In this study, HBV seropositivity significantly increased with age and duration of professional practice. This is in accordance with other studies (Ottoni et al. 1995, Cleveland 1996, Camilo 1998, Rodrigues 2002). Consistent with previous findings (Ammon et al. 2000), our findings highlight the role of protective glasses and clothing use as preventive measures for HBV infection among dentists.
Among 51 HBV-seropositive dentists, 46 subjects reported previous HBV vaccination. Among these, 33 received the three recommended doses. It was considered that the infection had possibly occurred before the vaccination; or, yet, that these professionals were non-responders to the vaccine and, in the susceptible condition, ran the same risk of acquiring infection as the non-vaccinated subjects.
The frequency of HBV-DNA in both anti-HBc/anti-HBs and anti-HBc (sole marker) positive groups is in accordance with the literature (Gomes et al. 1996, Bréchot et al. 2001, Minuk et al.2005) and suggest that HBV infection might persist in individuals with a serological profile of resolved infection.
In the present study, the majority of the dentists (96.6%) reported HBV vaccination, although only 73.1% completed the three-dose schedule. Nevertheless, the percentage of adhesion of these professionals to HBV immunization is considered higher than those observed in other studies (Cleveland 1996, Camilo 1998, Ammon et al. 2000) as among health-care workers (HCWs) (Silva et al. 2003, 2005). In Brazilstudies have shown vaccination indices similar to those observed in the present study (Rodrigues 2002, Martins & Barreto 2003). In spite of high compliance with HBV vaccination, more efforts are necessary for dentists to receive full-scheme (three vaccine doses).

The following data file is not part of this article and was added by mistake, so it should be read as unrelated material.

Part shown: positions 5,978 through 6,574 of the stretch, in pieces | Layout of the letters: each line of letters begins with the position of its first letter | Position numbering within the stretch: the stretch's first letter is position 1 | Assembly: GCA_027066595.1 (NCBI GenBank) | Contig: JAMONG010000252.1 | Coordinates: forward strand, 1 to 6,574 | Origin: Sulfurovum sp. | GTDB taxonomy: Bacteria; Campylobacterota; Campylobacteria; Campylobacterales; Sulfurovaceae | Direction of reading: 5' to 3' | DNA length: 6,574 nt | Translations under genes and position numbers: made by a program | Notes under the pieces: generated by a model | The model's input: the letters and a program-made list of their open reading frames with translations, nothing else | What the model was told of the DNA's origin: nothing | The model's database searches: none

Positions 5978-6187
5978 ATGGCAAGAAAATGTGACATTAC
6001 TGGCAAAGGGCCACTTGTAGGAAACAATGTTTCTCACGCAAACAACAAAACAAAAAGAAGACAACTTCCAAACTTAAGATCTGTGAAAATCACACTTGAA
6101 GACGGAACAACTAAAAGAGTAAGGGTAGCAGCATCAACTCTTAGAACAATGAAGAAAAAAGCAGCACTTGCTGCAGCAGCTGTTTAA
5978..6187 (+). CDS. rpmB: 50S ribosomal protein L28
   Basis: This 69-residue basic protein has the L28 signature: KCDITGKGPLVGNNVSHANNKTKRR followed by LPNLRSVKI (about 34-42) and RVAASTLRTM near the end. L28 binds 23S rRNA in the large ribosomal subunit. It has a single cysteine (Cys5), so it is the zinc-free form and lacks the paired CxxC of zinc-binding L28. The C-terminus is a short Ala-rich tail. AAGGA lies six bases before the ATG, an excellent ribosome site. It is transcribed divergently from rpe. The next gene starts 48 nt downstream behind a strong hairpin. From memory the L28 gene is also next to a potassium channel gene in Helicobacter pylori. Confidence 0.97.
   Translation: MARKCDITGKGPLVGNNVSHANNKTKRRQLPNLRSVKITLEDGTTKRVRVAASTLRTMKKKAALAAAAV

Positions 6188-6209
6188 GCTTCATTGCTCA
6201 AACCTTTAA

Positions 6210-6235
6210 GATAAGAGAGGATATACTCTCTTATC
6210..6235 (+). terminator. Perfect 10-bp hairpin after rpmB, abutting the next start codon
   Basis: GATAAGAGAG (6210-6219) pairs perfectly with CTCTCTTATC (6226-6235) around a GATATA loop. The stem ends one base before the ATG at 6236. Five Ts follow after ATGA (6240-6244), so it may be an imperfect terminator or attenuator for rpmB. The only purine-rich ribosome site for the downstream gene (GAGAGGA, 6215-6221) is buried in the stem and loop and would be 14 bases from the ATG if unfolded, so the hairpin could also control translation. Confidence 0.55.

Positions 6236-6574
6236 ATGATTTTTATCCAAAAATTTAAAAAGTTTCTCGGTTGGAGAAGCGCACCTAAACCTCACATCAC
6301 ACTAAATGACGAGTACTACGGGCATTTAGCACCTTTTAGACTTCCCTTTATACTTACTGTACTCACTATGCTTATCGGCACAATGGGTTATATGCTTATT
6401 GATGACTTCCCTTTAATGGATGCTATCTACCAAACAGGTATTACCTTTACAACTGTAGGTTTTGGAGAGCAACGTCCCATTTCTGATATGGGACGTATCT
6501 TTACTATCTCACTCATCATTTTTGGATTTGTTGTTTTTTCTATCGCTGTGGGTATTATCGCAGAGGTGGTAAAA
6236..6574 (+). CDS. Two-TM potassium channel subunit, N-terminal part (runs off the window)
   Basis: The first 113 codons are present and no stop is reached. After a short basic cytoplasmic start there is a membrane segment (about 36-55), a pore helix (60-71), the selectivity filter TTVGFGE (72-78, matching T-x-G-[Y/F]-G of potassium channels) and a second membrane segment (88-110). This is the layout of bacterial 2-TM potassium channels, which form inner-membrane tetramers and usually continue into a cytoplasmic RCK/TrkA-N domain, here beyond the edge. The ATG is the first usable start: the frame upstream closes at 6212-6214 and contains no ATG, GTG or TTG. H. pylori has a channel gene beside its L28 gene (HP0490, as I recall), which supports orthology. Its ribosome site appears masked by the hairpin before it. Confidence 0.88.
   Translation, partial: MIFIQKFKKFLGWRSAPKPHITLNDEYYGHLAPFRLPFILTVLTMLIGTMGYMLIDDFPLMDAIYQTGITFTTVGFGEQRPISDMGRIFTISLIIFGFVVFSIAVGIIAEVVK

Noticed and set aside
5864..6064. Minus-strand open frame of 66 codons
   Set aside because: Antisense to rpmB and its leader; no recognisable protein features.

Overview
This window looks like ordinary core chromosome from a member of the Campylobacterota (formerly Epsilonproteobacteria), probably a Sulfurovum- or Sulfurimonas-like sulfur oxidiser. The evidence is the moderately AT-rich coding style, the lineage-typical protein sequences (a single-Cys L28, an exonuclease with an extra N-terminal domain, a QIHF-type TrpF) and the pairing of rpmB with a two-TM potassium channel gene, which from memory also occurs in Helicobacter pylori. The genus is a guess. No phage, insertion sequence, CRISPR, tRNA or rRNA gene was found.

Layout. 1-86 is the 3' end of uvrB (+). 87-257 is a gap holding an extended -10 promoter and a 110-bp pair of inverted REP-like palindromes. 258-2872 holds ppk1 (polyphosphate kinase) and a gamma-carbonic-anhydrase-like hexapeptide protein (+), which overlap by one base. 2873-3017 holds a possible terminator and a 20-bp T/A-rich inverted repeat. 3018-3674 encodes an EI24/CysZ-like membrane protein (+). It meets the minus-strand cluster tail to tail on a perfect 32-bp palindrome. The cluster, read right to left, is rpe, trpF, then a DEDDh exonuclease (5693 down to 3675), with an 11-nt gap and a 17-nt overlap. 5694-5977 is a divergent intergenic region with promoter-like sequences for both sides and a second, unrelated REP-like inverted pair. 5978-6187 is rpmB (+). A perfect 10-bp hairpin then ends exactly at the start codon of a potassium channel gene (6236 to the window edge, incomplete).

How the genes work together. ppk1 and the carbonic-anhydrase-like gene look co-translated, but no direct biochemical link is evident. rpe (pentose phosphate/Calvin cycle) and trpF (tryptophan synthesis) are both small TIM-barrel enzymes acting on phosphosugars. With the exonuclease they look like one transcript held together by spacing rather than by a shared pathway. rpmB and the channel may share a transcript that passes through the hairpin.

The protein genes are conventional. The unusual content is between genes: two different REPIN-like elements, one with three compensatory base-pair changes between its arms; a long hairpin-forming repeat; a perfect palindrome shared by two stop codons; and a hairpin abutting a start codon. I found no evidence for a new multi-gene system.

HBV vaccination was lower among dentists who informed older age and longer duration of professional practice, which is in accordance with previous studies (Cleveland 1996, Camilo 1998, Rodrigues 2002, Martins & Barreto 2003).
In this study, among those with full-scheme vaccination, only 5.7% subjects reported the post-vaccination test, which is in agreement with other studies (Cleveland et al. 1994, Sorabjee & Garje 2004, Saffar et al. 2005, Oh et al. 2005). These data suggest that dentists should be counseled to detect anti-HBs one or two months after completing the three-dose vaccination series.
Vaccine response was higher among subjects who completed the three-dose schedule, in comparison with those who only received one or two vaccine doses. Furthermore, the frequency of vaccine response was significantly lower among older subjects, in accordance with other authors (Ferraz et al. 1992, Cleveland et al. 1994, Cuevas et al. 1997, Averhoff et al. 1998, Arca et al. 1998, Silva et al. 2005). Consistent with previous investigations (Zumaeta et al. 1995, Prakash et al. 2000), differences in vaccine response were not observed regarding gender, smoking status, vaccination schedule, vaccine administration route, and vaccine site, although females and non-smokers are more likely to demonstrate high vaccine response (Cleveland et al. 1994, Averhoff et al. 1998).
After vaccination, a gradual decline in anti-HBs titers is frequently found (Floreani et al. 2004). Corroborating other studies (Ferraz et al. 1992, Oliveira 1997, Cuevas et al. 1997, Turchi et al. 1997, Arca et al. 1998, Lopes et al. 2001), we observed that the vaccine response index was significantly higher among dentists who received the third dose up to one year before the interview, compared to their counterparts.
In our study, about one third of dentists were non-responders for HBV immunization (whose susceptible status was generally unknown). Therefore, these subjects are still under risk for HBV infection, especially due to the background prevalence reported in MS (Motta-Castro et al. 2003, 2005). To effectively curb HBV infection in this setting, prevention programs must be reinforced, and the relevance of a complete vaccination schedule must be underlined.